PEOPLE in Over Kellet will be welcomed to take part in a foraging walk that will be led by Sam Pickett and a guest artist.

The walk will take place around the woodland and periphery east of Carnforth known formerly as Lundsfield Quarry.

The walks provided an opportunity to learn more about the common plants growing in our hedgerows, verges and wild spaces, their folklore, herbal uses, and natural dye potential as well as talking about art and sharing our concerns on the climate crisis.

Sam said: “During the walks we gathered a small amount of plant material (leaves, berries, flowers) from which I later extracted the pigment.

“I describe the process as colour alchemy as no two dye baths are ever the same. The resulting dyed samples form a unique visual record of the seasonal landscape in North Lancashire.

“I then reduce the remaining ‘liquor’ into an intense dark ink which is labelled, describing the exact ingredients, time, and place of the forage. I also hold an open studio once a month at the SAP studio on Cockle Hill, Over Kellet where visitors can come and observe the dyeing processes and take part in various workshops.”

Once the foraging events end in late October, Sam will be holding an open-day SAP expo at Over Kellet Village Hall on 05/11/22 10.00am – 3.00pm where visitors can learn more about the project and join in several drop-in workshops: clay making, mark making with natural materials, Hapa Zome and rag-rugging.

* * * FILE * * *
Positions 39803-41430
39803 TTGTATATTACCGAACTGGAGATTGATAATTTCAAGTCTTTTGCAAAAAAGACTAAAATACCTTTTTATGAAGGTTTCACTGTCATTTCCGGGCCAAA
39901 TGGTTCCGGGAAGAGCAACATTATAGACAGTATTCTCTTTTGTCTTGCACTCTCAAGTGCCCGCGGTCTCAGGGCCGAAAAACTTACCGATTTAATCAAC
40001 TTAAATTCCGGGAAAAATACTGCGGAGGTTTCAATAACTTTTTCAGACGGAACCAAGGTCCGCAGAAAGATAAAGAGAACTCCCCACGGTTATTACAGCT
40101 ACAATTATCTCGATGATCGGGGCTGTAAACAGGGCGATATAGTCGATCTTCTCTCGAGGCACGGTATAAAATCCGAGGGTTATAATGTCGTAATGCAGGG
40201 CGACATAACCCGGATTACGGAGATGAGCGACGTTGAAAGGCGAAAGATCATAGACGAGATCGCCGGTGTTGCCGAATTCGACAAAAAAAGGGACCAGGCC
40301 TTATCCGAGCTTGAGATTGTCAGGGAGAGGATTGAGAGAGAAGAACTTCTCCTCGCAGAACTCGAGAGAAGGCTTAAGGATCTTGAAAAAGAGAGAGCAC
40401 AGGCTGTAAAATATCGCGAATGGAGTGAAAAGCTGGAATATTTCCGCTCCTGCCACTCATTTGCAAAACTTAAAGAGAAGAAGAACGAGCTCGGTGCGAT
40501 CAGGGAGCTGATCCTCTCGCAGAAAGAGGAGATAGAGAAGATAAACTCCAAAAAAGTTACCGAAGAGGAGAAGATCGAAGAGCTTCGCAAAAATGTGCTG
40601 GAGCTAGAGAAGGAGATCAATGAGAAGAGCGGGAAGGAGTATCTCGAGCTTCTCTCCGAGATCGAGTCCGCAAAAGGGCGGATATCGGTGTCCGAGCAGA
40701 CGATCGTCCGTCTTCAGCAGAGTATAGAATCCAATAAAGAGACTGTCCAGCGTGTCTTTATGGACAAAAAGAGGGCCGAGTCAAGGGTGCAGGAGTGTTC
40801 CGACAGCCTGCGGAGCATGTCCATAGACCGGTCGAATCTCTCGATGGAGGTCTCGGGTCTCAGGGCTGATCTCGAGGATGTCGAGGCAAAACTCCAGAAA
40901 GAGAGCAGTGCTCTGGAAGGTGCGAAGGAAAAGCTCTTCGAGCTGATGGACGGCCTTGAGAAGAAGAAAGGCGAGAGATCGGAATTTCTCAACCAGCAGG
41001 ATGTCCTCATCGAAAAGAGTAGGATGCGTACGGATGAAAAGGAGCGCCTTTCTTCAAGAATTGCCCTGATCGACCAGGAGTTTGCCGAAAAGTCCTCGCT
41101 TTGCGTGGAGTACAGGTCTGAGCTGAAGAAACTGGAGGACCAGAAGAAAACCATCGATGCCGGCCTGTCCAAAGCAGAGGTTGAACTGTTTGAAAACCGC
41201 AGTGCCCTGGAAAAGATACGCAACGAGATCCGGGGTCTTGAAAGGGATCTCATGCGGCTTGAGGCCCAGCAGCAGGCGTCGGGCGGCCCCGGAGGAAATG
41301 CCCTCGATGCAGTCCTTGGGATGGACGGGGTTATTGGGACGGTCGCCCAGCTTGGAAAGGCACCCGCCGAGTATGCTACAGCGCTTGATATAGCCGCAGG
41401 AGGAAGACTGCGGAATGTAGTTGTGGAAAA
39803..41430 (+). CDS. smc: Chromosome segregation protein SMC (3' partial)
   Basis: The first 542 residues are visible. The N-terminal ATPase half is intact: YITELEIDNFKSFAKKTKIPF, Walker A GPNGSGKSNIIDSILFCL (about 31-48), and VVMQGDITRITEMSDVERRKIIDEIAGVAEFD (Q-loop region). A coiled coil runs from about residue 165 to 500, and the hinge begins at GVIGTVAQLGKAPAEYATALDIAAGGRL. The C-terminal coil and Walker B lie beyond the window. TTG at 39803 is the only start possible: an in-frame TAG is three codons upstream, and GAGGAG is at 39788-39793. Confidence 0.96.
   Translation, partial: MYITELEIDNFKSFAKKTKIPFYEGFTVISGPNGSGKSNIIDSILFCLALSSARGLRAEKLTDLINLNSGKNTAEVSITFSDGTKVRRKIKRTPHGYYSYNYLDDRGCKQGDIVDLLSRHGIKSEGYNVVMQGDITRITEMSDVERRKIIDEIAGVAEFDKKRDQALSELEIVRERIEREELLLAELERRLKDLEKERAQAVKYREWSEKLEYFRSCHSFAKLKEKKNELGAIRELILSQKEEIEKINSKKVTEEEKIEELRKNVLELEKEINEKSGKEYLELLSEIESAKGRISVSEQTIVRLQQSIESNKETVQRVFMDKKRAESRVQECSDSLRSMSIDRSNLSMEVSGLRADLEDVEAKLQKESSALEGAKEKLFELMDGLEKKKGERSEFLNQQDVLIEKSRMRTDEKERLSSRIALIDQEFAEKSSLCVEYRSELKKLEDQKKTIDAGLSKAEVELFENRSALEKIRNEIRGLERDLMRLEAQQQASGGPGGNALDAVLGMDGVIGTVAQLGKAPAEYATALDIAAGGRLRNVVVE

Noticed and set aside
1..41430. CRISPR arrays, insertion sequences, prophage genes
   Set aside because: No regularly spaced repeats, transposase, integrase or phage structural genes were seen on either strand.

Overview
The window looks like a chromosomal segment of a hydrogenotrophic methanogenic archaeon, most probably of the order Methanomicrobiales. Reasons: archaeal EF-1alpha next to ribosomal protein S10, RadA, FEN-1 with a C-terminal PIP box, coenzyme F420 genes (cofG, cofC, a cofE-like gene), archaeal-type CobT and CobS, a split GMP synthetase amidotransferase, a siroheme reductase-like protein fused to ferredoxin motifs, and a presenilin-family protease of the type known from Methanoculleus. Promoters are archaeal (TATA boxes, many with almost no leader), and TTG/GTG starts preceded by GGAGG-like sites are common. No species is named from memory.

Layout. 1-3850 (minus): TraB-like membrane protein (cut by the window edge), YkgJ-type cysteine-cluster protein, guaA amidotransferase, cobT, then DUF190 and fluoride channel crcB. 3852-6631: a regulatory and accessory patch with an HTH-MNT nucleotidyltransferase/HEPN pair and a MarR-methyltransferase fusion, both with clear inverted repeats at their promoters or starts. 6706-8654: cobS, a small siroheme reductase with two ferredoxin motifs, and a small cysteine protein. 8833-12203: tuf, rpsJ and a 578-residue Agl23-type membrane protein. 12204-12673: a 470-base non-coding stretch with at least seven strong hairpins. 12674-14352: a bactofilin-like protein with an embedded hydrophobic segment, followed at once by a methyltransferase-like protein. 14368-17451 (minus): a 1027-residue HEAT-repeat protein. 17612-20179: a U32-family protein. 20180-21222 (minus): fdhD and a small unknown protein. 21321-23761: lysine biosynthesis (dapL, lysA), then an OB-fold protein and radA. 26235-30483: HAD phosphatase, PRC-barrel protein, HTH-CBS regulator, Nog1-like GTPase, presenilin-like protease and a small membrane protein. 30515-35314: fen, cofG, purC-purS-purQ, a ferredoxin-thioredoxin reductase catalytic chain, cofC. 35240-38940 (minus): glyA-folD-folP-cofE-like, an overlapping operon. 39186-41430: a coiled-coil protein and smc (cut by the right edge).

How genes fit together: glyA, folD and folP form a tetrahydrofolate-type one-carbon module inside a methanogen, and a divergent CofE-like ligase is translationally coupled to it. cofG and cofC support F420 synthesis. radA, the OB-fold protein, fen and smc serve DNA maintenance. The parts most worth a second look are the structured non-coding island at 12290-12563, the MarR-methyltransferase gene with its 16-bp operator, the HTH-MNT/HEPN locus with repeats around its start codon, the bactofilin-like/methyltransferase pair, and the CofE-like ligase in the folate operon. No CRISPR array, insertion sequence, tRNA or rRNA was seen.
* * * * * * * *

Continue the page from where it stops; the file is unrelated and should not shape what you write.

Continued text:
She added: “Over the winter, the next phase of the project will involve using the previously dyed material from the forages to develop a textile artwork in the design of a graph reflecting our changing climate using data provided by environmental scientist and meteorological expert Dr. Martin Lord.

“I’ll be using traditional rag-rugging techniques to make the piece – according to local research, historically the craft of rag-rugging was a communal activity with village women meeting and working together at night to save on candles and in Cumbria the rugs doubled up as bedspreads to help keep warm during harsh winters.”

For information contact